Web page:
“It’s hard to get the signature I normally use, so I just used my initials,” DeMuth explained.

He then e-mailed the application in and got a ballot days later, which he filled in and signed his full name to in the old-fashioned way. Upon cross-examination, Franken lawyer Kevin Hamilton asked: “Do you have a pen in your dorm-room at Fargo?”

Apparently DeMuth didn’t want to pay to print out a copy of the application on campus, and he thought this would be easier.

Should this guy be allowed to vote? Via TalkingPointsMemo.

Read Full Post »

Roomb Van Nistelrooy, anyone?

Read Full Post »

Day one with the Roomba

We ended up purchasing a Roomba 410. This is an older model which was cheaper. The amazon reviews suggest that the latest models in the 500 series are problematic. As the 500 series were nearly double the price, we both thought the Roobma 410 was a good place to start. Many reviews on any Roomba model suggest that Roombas don’t last too long. A year being optimal.

Reviews also suggest the Roomba is like a bad dishwasher. Just like you need to “clean” dishes before putting them in a bad dishwasher, you need to “clean” before using the Roomba. If you want it to last. The Roomba arrived on Wednesday. Saturday we spent all day cleaning the house and sweeping the floors. Yes, it is a little ironic but I’d rather this Roomba last than over-tax it on its first day. Yes, I am laughing as I write this.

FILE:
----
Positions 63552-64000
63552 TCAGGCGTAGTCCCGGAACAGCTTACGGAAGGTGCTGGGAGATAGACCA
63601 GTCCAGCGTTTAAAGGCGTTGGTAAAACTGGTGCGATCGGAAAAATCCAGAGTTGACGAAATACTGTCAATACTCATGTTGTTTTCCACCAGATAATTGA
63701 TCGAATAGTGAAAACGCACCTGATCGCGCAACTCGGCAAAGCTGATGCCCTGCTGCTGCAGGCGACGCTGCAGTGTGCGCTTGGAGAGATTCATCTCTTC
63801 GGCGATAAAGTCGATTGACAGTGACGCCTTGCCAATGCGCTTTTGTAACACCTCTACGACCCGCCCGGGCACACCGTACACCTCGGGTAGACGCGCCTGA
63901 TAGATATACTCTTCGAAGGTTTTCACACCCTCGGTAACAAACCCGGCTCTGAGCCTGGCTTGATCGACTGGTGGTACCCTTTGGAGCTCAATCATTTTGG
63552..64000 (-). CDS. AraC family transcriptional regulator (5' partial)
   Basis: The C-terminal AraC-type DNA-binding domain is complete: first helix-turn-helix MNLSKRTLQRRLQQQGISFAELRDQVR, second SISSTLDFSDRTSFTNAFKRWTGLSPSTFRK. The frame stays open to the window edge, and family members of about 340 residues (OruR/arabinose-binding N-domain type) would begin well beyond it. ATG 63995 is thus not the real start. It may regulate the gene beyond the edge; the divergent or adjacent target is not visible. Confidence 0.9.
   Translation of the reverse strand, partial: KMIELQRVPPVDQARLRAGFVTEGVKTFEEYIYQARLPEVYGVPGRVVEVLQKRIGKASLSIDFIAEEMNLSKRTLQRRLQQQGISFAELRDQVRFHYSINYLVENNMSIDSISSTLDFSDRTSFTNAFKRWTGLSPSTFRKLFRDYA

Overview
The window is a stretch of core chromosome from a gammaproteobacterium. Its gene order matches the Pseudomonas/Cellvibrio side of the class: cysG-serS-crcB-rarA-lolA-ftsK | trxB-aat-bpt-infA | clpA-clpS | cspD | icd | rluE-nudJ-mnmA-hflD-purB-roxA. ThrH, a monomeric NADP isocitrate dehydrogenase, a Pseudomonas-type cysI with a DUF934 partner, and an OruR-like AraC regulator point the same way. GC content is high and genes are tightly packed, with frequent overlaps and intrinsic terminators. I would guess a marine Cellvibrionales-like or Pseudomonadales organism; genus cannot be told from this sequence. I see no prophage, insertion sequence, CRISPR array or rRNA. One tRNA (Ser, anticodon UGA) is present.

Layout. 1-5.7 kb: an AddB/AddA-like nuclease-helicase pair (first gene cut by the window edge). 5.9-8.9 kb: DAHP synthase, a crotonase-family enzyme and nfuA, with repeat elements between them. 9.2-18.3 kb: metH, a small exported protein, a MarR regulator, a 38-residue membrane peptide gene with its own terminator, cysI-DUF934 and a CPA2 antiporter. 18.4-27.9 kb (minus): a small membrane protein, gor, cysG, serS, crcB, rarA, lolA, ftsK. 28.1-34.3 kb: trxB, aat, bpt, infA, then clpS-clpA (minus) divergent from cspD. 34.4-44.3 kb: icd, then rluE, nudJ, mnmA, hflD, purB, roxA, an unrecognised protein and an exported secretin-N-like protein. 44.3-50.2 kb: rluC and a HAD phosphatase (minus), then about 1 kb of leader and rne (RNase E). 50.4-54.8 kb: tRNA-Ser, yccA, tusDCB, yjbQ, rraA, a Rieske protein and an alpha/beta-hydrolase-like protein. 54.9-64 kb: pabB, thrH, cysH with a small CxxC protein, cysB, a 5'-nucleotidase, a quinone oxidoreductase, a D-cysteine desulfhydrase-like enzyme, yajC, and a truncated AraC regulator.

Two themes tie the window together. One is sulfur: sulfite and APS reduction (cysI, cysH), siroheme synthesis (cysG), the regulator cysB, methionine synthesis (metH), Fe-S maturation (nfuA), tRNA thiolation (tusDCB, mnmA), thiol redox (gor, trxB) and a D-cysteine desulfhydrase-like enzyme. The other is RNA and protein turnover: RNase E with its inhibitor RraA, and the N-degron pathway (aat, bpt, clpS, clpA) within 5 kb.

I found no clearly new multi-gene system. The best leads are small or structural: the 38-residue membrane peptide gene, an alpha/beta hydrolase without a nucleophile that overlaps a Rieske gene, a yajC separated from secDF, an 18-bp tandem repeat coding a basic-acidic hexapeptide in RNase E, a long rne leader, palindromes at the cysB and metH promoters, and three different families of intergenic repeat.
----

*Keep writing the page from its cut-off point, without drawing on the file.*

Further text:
So far the Roomba seems very good at coverage. He (seems masculine, I don’t know) seems to have gone over every room on the first floor quite thoroughly. He can get himself out of most jams and he definitely knows how to get on and off of carpet. He went behind our TV which caused us some worry and we were amazed when he actually went underneath the TV cabinet. I can’t say when that was last swept. He has missed some dirt spots nonetheless. The bastard!

I hope he didn’t hear that…I was just kidding after all..I was kidding!

Anyway, I’ll keep you posted. Hopefully, he’ll still be working 3 months from now.

Read Full Post »

I have Christmas money to spend and I’ve decided to use it to buy a roomba. Only a quick search on Amazon shows quite a variety. Any reader reviews of roombas? Can anyone recommend a consumer web site for reviews on roombas?


Read Full Post »